Speaking on behalf of President Trump, Attorney General Jeff Sessions announced Tuesday that the administration is ending the Deferred Action for Childhood Arrivals (DACA) program aimed at assisting undocumented immigrants who were brought to the United States as children through no fault of their own.
The president’s rescission of the DACA program — initiated by former President Obama by executive order when Congress failed to pass immigration reform — has a built-in six-month delay to give lawmakers a chance to pass legislation that would protect the so-called “Dreamers” from deportation.
Sessions said Obama’s executive order unconstitutionally bypassed Congress, thereby “violating the core tenets that sustain our Republic.” The attorney general did not take questions from the press, so could not have answered how Obama’s executive order differed from the many — including the ban on Muslims — issued by Trump during his time in office.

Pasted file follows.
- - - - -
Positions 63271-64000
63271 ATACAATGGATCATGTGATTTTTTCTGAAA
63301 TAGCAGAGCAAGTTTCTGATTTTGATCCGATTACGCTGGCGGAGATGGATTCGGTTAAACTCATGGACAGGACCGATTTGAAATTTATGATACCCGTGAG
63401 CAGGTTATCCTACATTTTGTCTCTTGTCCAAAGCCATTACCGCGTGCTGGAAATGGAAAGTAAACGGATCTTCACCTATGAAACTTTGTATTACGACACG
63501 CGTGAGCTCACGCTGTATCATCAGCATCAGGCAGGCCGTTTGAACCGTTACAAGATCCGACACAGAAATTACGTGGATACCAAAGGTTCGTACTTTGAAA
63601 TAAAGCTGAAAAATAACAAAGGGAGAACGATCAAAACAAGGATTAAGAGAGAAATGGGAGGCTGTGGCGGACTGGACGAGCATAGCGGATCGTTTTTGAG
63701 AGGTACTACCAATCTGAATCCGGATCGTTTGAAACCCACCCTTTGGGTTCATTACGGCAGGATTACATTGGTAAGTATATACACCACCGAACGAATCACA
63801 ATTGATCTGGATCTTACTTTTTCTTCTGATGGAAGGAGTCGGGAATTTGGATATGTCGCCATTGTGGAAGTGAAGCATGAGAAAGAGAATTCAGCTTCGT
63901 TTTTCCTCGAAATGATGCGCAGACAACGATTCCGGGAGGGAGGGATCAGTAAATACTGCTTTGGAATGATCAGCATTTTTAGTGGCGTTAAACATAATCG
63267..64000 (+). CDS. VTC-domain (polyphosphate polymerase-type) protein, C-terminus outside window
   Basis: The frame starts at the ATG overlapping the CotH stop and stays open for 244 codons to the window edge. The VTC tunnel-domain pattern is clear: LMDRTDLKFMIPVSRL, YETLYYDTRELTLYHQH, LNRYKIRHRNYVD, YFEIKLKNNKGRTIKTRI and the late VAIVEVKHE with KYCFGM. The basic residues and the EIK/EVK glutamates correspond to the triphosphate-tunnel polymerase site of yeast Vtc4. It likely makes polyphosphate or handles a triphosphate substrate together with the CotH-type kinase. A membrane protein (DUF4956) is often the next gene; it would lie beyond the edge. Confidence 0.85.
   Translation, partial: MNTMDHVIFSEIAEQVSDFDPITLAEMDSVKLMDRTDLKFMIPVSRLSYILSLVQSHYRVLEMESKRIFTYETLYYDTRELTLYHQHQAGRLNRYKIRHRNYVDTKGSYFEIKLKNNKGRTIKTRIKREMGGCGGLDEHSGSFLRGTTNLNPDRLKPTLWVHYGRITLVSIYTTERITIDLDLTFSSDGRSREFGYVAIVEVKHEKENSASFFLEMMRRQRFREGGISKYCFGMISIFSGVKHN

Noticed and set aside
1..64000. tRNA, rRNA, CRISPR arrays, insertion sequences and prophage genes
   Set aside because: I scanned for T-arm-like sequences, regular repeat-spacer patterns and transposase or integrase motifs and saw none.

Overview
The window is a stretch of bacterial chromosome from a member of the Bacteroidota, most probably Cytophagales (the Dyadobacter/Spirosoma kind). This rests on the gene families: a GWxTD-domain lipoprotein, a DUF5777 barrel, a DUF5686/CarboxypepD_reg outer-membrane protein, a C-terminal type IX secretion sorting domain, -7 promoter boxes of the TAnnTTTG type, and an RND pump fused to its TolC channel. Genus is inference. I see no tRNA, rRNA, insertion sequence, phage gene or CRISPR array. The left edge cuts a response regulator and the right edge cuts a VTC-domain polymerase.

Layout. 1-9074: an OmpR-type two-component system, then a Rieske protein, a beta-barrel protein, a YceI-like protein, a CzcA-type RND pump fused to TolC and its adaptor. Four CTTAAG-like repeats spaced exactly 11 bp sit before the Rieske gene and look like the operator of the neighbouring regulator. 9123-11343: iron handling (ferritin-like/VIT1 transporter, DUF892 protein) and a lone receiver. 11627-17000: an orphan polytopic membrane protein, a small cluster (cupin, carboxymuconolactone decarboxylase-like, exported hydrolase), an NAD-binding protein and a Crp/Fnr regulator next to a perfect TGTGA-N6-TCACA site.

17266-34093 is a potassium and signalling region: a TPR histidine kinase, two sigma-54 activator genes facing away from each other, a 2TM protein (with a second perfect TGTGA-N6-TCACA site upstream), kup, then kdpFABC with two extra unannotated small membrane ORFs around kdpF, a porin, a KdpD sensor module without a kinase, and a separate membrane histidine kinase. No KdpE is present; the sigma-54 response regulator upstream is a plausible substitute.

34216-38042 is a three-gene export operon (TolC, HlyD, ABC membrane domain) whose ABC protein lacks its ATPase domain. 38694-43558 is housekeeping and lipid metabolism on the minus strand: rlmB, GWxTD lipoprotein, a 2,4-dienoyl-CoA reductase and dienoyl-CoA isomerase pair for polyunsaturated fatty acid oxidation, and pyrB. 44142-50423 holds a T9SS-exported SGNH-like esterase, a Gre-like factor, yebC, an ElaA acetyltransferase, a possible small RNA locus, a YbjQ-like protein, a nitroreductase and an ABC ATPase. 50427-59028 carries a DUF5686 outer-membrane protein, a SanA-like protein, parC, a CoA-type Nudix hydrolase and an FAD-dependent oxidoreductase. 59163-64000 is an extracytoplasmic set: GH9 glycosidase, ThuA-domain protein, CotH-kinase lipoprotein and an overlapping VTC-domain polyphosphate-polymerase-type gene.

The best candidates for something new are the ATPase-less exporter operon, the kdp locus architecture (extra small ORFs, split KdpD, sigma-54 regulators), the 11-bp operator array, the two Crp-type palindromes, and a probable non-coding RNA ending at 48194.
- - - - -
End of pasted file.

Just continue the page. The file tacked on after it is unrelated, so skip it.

A senior White House official said recipients of DACA whose work permits expire by March 5 will be allowed to apply for a two-year renewal, according to a report by Politico.
In his statement, Sessions claimed that the implementation of DACA helped trigger “a massive surge of unaccompanied minors from Central America including, in some cases, young people who would become members of violent gangs throughout our country, such as MS-13.”
Sessions also implied that DACA resulted in lower wages and higher employment rates for American workers.
“Before we ask what is fair to illegal immigrants, we must also ask what is fair to American families, students, taxpayers, and jobseekers,” Sessions said.
Nine conservative state attorneys general, led by Texas Attorney General Ken Paxton, had threatened to file suit if Trump did not end DACA by Tuesday. It is unclear if the legal challenge will go forward.